“This outrageous increase in the price of EpiPens is occurring at the same time that Mylan Pharmaceutical is exploiting a monopoly market advantage that has fallen into its lap,” says Senator Amy Klobuchar (D-MN), who is asking for a Judiciary Committee hearing on the situation. “Patients all over the U.S. rely on these products, including my own daughter. Not only should the Judiciary Committee hold a hearing, the Federal Trade Commission should investigate these price increases immediately.”
Notably, Klobuchar is the ranking member of the Antitrust Subcommittee. Klobuchar has also asked the FTC to “report to Congress on why these outrageous price increases have become common and propose solutions that will better protect consumers within 90 days.”
Mylan has responded as you might think they would: “Mylan has worked tirelessly over the past years advocating for increased anaphylaxis awareness, preparedness and access to treatment for those living with potentially life-threatening allergies.”
But James Hood, the founder of Consumer Affairs, wonders why patient advocacy groups have remained so silent on the issue even as it heats up in the press and legislatively and begs for the voices of patients and their families. He reports:
Sign up for our free newsletter
Subscribe to the NPQ newsletter to have our top stories delivered directly to your inbox.
A New York public relations firm sent a cheery news release last week on behalf of the Allergy & Asthma Network entitled, “Why patients don’t have to worry about the EpiPen price increase.”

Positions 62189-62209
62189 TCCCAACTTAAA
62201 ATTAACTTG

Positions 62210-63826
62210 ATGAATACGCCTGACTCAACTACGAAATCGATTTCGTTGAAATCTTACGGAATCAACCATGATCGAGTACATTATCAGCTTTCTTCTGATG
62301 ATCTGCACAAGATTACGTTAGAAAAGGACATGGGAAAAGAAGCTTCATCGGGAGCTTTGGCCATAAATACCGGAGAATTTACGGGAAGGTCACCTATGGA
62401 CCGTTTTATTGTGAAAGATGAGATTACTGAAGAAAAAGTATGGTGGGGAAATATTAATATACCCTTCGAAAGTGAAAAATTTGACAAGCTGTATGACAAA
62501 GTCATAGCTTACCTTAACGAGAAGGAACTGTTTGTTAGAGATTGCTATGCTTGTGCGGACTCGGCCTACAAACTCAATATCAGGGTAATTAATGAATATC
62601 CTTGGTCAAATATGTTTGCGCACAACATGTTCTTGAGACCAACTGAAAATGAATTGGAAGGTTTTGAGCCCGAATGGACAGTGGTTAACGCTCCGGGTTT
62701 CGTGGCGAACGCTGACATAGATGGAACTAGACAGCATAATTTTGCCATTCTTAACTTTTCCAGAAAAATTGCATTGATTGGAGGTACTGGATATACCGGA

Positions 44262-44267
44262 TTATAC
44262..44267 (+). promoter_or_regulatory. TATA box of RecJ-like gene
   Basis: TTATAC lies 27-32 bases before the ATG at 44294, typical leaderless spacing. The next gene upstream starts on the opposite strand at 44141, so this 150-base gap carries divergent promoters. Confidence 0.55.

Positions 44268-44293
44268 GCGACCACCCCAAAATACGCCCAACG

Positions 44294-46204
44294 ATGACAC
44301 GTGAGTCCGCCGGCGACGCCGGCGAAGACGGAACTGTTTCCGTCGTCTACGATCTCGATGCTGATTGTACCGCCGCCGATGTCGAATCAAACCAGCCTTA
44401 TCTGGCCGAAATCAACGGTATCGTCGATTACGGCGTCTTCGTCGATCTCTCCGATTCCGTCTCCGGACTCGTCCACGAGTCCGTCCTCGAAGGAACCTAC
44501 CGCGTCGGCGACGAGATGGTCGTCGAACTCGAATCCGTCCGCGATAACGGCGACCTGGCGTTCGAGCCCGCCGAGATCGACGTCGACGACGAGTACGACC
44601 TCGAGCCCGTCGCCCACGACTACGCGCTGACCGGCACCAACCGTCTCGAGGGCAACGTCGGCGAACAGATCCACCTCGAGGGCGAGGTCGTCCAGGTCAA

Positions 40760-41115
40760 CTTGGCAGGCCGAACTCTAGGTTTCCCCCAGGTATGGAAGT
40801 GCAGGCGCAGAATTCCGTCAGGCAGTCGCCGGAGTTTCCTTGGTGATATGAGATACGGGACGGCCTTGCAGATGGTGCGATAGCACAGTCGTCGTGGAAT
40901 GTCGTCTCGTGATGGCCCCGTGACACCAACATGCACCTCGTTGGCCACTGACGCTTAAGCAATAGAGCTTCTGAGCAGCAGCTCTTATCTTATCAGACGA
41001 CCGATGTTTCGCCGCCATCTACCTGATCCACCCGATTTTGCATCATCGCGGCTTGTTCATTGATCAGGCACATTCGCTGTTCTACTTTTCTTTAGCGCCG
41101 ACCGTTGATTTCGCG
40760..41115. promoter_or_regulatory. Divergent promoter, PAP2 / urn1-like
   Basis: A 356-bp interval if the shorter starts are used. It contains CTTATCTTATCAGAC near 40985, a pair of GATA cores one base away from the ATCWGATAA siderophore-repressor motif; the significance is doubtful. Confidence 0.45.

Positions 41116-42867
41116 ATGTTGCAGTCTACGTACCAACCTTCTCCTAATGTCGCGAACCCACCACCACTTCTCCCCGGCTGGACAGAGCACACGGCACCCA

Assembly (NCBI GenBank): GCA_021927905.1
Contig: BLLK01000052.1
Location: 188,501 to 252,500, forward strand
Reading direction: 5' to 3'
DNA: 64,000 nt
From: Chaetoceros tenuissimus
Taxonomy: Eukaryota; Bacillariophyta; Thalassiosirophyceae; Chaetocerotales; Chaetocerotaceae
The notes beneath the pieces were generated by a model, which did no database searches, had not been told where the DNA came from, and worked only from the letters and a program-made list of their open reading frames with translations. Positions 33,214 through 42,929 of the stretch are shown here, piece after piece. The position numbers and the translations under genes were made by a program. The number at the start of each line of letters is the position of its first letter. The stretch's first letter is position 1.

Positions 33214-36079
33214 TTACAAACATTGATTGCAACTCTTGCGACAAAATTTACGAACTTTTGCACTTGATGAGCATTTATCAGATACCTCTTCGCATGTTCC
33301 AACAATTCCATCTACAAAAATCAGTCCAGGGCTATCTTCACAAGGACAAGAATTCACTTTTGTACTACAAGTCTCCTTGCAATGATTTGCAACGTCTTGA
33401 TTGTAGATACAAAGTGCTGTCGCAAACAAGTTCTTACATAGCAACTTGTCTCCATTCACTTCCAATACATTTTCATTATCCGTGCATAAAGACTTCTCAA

And why should patients not worry? Here are its recommendations to patients, parents, and others.
Allergy & Asthma Network is concerned about the rising costs of epinephrine auto injectors. We are committed to working in the following three ways:
- Directly with Mylan. We have asked them to assist families with large out of pocket expenses and high deductible health plans with a new program.
- Directly with government and commercial insurance plans to get epinephrine on preventive drug lists. This would ensure epinephrine is no longer subject to deductibles or copays and reduce the cost burden for families.
- Directly with families to navigate the complex healthcare system. Choose a health plan fully understanding what is and is not covered. Beware of high deductible plans as they can result in significant out of pocket expenses throughout the year. Take advantage of savings programs like My Epi Savings Card to reduce your financial burden.